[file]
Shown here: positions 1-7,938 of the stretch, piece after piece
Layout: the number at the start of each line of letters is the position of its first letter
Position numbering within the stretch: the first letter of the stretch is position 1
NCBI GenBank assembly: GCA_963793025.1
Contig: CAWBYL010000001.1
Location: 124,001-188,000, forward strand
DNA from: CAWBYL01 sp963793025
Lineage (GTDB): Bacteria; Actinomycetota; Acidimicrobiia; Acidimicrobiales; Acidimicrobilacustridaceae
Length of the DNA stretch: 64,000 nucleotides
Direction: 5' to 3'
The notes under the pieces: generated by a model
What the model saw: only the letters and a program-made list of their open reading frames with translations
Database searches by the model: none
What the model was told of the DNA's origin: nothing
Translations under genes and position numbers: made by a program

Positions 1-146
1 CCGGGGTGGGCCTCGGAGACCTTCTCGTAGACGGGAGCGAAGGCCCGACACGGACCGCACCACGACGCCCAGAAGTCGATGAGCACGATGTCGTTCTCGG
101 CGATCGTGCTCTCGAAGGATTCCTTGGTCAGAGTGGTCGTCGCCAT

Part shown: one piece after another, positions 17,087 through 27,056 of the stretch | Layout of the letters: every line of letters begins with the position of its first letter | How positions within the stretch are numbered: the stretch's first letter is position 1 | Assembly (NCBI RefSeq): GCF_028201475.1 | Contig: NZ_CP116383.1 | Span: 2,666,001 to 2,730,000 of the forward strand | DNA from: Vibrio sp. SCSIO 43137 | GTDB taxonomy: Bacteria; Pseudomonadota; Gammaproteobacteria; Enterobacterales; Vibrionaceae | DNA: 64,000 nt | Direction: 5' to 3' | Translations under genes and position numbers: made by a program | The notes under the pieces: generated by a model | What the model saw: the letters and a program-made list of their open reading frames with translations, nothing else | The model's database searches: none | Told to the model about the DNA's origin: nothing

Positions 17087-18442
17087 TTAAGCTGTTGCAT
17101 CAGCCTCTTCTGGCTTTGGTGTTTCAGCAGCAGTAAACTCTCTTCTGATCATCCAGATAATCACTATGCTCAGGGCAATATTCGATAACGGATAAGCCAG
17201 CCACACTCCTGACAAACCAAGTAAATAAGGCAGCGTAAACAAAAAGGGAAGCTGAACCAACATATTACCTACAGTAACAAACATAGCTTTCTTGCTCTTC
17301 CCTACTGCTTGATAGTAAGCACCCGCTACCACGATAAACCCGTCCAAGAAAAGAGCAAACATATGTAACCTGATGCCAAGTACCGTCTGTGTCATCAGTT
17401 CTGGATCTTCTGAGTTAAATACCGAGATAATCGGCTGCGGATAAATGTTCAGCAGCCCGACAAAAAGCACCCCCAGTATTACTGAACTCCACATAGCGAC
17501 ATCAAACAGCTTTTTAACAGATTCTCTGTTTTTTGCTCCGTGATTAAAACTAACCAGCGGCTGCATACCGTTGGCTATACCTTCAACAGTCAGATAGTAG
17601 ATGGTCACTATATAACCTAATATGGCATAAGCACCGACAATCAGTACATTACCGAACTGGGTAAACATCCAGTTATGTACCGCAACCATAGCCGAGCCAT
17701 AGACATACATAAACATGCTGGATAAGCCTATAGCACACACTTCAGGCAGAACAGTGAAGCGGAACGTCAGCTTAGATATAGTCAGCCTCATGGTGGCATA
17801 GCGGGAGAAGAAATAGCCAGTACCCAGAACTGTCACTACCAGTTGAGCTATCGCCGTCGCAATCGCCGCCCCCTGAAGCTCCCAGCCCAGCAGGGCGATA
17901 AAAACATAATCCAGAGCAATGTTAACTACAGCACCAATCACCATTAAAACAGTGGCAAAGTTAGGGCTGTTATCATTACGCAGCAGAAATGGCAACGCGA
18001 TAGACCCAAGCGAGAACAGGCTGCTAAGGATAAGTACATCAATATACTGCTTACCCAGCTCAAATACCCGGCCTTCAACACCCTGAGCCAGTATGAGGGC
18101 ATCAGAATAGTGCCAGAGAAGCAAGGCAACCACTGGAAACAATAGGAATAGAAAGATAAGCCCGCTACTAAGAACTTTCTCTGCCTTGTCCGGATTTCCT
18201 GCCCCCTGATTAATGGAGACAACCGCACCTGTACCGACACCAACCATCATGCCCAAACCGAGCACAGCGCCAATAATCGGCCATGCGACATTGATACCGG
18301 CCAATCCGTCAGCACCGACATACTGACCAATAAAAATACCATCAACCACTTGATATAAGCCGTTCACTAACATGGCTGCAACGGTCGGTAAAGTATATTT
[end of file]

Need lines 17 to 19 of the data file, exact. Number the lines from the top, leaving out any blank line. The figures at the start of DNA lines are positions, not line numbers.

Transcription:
1 CCGGGGTGGGCCTCGGAGACCTTCTCGTAGACGGGAGCGAAGGCCCGACACGGACCGCACCACGACGCCCAGAAGTCGATGAGCACGATGTCGTTCTCGG
101 CGATCGTGCTCTCGAAGGATTCCTTGGTCAGAGTGGTCGTCGCCAT

Part shown: one piece after another, positions 17,087 through 27,056 of the stretch | Layout of the letters: every line of letters begins with the position of its first letter | How positions within the stretch are numbered: the stretch's first letter is position 1 | Assembly (NCBI RefSeq): GCF_028201475.1 | Contig: NZ_CP116383.1 | Span: 2,666,001 to 2,730,000 of the forward strand | DNA from: Vibrio sp. SCSIO 43137 | GTDB taxonomy: Bacteria; Pseudomonadota; Gammaproteobacteria; Enterobacterales; Vibrionaceae | DNA: 64,000 nt | Direction: 5' to 3' | Translations under genes and position numbers: made by a program | The notes under the pieces: generated by a model | What the model saw: the letters and a program-made list of their open reading frames with translations, nothing else | The model's database searches: none | Told to the model about the DNA's origin: nothing